Everywhere that we see the rural-to-urban demographic swing around the world, Brand explains—about two hundred thousand people a day leave the countryside for life in the city, and the planet just passed the fifty percent urban point this year—birthrates plummet and population growth stabilizes. That’s good news for developing nations being crushed under economic, environmental, and social pressures never before seen on Earth, because hand in hand with the challenges of urbanization comes an unprecedented explosion of opportunity. According to Steffen, the bright green vision of sustainable development is one that treats “entrenched social and sustainability difficulties as problems capable of solution through the conscious and context-sensitive application of innovation.”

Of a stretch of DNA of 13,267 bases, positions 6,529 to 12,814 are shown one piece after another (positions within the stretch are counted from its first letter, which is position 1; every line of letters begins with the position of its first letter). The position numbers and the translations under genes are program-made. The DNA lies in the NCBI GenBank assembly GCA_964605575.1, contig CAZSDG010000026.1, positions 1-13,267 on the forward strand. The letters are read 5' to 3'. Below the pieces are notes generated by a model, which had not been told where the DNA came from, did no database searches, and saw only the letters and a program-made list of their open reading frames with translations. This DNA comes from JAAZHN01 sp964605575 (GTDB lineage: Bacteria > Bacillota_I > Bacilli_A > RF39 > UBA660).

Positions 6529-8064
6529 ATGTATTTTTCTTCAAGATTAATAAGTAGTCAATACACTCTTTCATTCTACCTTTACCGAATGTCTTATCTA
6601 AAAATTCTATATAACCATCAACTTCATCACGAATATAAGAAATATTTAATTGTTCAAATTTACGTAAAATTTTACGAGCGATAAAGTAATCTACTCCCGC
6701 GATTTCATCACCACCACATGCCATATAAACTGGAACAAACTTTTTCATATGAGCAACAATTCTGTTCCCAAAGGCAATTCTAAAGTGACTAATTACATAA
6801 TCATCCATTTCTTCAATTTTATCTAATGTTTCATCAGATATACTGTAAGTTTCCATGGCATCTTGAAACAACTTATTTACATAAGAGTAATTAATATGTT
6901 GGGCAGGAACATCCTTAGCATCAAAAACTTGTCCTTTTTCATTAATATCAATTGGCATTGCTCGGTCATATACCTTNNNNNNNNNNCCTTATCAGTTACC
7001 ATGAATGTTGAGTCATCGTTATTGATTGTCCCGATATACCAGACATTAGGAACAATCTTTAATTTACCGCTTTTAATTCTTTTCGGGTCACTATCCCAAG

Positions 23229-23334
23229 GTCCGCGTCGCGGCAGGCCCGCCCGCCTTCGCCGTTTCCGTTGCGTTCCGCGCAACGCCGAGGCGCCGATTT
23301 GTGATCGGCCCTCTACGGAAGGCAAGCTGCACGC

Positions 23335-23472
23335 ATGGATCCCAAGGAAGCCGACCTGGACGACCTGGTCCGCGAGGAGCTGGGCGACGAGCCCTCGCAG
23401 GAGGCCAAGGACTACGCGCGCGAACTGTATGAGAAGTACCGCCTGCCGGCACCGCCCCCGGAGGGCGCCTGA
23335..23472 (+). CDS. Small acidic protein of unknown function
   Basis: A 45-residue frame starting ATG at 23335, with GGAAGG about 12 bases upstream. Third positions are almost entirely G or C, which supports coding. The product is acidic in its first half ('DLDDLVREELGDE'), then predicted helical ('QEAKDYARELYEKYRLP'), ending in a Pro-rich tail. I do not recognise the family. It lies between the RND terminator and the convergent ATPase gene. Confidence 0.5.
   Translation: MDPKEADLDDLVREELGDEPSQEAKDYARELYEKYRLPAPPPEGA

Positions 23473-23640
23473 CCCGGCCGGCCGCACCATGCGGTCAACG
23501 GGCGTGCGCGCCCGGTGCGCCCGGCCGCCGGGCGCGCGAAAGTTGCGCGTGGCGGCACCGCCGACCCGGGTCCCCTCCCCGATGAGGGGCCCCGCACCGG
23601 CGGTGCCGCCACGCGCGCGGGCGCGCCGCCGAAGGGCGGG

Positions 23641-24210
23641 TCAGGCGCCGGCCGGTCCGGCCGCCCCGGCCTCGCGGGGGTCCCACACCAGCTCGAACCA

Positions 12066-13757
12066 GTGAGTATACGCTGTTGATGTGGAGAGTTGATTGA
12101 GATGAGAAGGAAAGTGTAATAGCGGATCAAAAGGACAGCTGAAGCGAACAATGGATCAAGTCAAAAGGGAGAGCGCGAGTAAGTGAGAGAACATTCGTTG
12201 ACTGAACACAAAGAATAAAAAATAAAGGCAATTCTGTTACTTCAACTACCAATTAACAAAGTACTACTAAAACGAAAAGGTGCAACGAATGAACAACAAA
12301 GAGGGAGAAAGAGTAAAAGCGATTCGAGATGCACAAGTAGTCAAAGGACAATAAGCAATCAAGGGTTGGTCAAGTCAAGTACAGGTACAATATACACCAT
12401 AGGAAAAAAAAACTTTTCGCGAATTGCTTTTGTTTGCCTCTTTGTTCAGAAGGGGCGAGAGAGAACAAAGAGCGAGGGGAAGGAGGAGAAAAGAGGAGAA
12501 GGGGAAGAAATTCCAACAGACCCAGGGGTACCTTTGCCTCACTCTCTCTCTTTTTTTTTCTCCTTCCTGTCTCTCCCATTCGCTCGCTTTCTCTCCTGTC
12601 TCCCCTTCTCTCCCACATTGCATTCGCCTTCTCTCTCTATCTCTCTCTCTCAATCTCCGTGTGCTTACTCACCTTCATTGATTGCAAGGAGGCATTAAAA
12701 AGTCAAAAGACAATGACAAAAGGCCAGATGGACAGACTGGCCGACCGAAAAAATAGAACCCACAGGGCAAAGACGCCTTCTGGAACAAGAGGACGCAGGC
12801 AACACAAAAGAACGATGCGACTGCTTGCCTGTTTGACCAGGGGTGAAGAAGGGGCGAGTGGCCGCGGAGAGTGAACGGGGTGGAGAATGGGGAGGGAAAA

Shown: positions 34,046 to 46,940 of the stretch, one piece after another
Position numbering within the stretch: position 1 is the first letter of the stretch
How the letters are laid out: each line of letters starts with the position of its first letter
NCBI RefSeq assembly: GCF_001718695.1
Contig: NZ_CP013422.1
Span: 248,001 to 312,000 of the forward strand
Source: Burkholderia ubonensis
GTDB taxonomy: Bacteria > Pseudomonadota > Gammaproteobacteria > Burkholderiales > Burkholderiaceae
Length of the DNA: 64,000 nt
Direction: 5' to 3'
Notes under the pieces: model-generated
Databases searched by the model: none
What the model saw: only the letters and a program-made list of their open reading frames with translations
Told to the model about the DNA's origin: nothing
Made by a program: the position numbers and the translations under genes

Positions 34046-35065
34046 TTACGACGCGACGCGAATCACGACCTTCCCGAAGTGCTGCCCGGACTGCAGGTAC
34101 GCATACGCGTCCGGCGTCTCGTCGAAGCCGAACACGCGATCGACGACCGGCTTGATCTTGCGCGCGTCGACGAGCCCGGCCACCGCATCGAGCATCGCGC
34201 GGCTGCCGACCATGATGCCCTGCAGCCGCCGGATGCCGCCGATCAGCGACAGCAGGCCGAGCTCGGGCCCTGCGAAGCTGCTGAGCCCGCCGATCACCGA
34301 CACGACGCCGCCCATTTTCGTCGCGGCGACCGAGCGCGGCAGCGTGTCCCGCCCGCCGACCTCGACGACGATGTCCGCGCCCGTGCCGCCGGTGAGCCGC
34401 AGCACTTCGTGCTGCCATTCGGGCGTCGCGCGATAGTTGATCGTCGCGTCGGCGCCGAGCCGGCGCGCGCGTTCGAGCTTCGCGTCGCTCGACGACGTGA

But those solutions won’t come from the developed world, he cautions. They will be created “on the streets of developing-world cities, by a younger generation just now coming into its own. They don’t need our answers; they need the tools for finding and sharing their own answers.” To that end, Worldchanging advocates open-source models of design, copyright, and licensing that encourage collaboration, maximize the appropriateness of solutions in local contexts, and allow for uninhibited retooling of technologies to keep pace with evolving realities on the ground. They also call for “leapfrogging” expensive first-world infrastructures and going straight to cutting-edge technologies in developing nations, skipping land lines for cell phones and power poles for solar cells. The more we knit the whole world together in open and accessible webs of information technology, they believe, the more the precarious tension “between urban possibility and urban collapse” will swing in the direction of a bright green future.